Thursday, November 22, 2007

Sorry I haven't posted, I am in England for 24 hours!!!

Not to sure if Driscoll does Rock, I think in another life he would be a bully.

Anonymous wrote:

As far as living at peacewith all men goes, we should or atleast as much as is in our power, but surely thisidoes not give us excuse to compromise the word of God and
say that sin is ok? The New Testament is clear that homosexuality is a
sin, as well as drunkenness, lying, gluttony, adultery etc and is to be
repented of.


Thoughts on a post card please, it's early in the morning, sorry.

5 comments:

Emma S said...

This really annoys me with christians, the fact that they focus on Homosexuality or drunkeness or sex before marriage. In 1Corinth cpt 6 or 7 (cant remember exactly) it talks about all these things but it also mentions selfishness, greed etc. There is no level when it comes to sin, all sin is equally bad and therefore I get annoyed when people high light these taboo subjects but dont worry about being selfish and greedy because thats just more exceptable in our sociaty then being guy or getting drunk. The bible also talks about not judging people as well.

"God didn't go to all the trouble of sending his Son merely to point an accusing finger, telling the world how bad it was. He came to help, to put the world right again." John 3: 17 The Message.

We all fall short of the glory of God as I'm always reassured. The bible also says he who is without sin cast the first stone etc.

So I think Driscoll needs to read John 3: 17 and then consider where he is 'pointing the finer'. Then perhaps consider is he himself with out sin, which as we know is not possible.

Things like this is what pushes people away from church!

Emma S said...

Perhaps I should explain that what I was trying to say, is I'm not saying that sin is ok, but who are we to judge someone for their sin, when we are sinful ourselves (what ever that may be). Unfortunatley humans put sin into a hierarchy where one sin is worse then another and thats not how God see's them.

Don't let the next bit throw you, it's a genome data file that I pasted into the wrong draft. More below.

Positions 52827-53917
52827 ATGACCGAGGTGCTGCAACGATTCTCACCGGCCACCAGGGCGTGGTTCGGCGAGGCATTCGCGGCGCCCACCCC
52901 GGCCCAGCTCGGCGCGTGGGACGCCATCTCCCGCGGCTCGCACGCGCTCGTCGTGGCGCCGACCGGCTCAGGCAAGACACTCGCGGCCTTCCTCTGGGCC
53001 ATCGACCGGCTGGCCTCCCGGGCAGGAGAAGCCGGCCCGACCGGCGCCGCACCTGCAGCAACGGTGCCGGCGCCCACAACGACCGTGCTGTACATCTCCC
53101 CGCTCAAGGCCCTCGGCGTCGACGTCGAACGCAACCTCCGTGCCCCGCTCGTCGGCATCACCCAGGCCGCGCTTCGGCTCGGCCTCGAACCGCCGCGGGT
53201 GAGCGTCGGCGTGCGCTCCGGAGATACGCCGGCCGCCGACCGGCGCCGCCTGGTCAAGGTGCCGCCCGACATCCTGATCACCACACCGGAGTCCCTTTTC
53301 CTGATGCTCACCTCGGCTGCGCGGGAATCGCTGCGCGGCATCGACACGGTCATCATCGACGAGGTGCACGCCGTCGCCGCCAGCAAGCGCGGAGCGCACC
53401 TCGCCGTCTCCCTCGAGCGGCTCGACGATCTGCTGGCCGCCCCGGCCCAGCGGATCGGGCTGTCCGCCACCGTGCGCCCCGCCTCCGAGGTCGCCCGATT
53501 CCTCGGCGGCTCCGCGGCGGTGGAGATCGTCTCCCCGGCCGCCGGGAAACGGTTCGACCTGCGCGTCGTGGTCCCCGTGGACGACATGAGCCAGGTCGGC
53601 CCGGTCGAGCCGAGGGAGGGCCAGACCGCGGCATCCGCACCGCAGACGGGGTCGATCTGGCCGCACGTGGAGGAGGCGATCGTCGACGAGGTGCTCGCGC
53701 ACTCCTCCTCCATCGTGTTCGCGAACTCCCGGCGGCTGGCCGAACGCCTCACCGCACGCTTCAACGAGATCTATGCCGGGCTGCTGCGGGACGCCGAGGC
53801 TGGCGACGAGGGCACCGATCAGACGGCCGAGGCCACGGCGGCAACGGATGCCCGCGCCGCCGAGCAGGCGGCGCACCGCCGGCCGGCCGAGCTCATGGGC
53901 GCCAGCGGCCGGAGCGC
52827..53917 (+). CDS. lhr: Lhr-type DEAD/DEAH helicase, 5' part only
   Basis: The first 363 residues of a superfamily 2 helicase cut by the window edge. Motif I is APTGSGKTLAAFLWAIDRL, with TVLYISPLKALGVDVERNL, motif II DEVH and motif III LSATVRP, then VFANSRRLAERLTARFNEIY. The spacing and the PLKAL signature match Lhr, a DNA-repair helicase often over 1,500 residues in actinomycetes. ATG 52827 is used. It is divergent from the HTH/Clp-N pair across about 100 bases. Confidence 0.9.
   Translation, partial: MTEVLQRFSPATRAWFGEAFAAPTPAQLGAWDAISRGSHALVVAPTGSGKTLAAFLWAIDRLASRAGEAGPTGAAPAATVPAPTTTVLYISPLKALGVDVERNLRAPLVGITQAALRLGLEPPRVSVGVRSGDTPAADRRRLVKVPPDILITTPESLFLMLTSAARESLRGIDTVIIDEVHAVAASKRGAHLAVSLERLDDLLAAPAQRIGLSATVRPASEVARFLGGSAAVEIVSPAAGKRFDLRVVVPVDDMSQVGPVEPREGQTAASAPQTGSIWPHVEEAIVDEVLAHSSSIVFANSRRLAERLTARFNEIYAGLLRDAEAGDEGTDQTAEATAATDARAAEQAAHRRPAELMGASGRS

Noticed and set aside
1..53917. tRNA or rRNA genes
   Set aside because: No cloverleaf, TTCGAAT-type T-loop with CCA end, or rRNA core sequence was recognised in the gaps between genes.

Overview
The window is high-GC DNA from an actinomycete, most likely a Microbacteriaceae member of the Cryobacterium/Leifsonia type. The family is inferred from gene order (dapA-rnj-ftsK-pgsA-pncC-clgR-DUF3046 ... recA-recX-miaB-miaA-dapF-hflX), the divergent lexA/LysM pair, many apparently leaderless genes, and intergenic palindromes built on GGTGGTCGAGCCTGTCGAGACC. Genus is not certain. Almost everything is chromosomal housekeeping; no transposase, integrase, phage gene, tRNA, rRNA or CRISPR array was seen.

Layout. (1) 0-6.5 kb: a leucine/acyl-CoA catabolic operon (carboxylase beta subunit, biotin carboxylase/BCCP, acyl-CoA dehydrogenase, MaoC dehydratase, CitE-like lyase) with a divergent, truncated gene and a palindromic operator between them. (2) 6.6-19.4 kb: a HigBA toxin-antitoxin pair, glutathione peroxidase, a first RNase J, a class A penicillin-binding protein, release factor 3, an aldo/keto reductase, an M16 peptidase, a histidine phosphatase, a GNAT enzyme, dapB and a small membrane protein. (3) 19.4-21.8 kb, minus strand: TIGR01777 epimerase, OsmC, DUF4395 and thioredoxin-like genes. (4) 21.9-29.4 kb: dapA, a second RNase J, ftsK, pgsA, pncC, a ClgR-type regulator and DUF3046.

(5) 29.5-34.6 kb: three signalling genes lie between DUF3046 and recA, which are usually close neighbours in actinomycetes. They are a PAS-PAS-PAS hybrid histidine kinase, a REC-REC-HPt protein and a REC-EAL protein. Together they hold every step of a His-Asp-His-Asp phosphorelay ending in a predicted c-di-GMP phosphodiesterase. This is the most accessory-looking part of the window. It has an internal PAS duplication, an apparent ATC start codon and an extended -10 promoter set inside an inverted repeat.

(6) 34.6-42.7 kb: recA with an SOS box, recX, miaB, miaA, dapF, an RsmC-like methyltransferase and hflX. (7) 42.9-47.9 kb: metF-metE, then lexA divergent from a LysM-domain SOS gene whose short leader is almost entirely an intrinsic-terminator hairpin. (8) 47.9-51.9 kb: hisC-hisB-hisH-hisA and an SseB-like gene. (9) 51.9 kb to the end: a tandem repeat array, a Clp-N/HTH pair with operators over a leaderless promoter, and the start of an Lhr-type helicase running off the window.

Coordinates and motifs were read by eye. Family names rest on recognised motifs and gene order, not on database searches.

Mark (Guernsey) said...

Why do our list of sins always only include the sins that other people do, rather than those that affect us - pride, judgment, legalism, or greed (the one we all suffer from in the west and is the worst as it kills all those others in the poorer part of the world).

How many of our churches would let David lead the worship group after what he did with Bathsheba & Uriah - and yet that is what happened in the days of the Law in the Old Testament?

On Sunday I sat with a prisoner who said he never felt "good enough" to enter a church, when asked what he wanted to pray for he asked God to help him forgive his mother's killer? He was wanting to find forgiveness for something like that - and yet in so many churches we don't want to find grace or forgiveness? We want to feel good enough holding on to our standards like the pharisees: we might be big and successful but Jesus may well have left the building (and be hanging out in a prison or gay bar near you). Jesus only loves sinners, for as soon as we think we are not we have closed the door to his grace.

Sorry Brain, I have gone off on one again...

Anonymous said...

Sorry about the long post here, thought it may be applicable.
First let me confess that I am a Driscoll fan too, though I don't agree with everything, Christ has used him to teach me alot.

The following is actually a quote from one of the other pastors at Driscoll's church.

"The Bible is emphatically clear that homosexuality is sin and no one who practices homosexuality will enter heaven apart from repentance and faith in the Lord Jesus. But it is also a sin listed among other sins such as greed, adultery, and fornication (see 1 Corinthians 6:9) [& yes pride etc]. These are sins that Christian churches shrug over every day and yet they are rampant in our congregations.

Christians seem to have this tendency to see themselves as champions of morality and outsiders as enemies. But this attitude runs completely counter to the teaching of Scripture, which is to say counter to the gospel. Paul writes the following to the Corinthian church regarding the pervasive sexual immorality among them, he says:

“I wrote to you in my letter not to associate with sexually immoral people—not at all meaning the sexually immoral of this world, or the greedy and swindlers, or idolaters, since then you would need to go out of the world. But now I am writing to you not to associate with anyone who bears the name of brother if he is guilty of sexual immorality or greed, or is an idolater, reviler, drunkard, or swindler—not even to eat with such a one. For what have I to do with judging outsiders? Is it not those inside the church whom you are to judge? God judges those outside.” – 1 Corinthians 5:9-13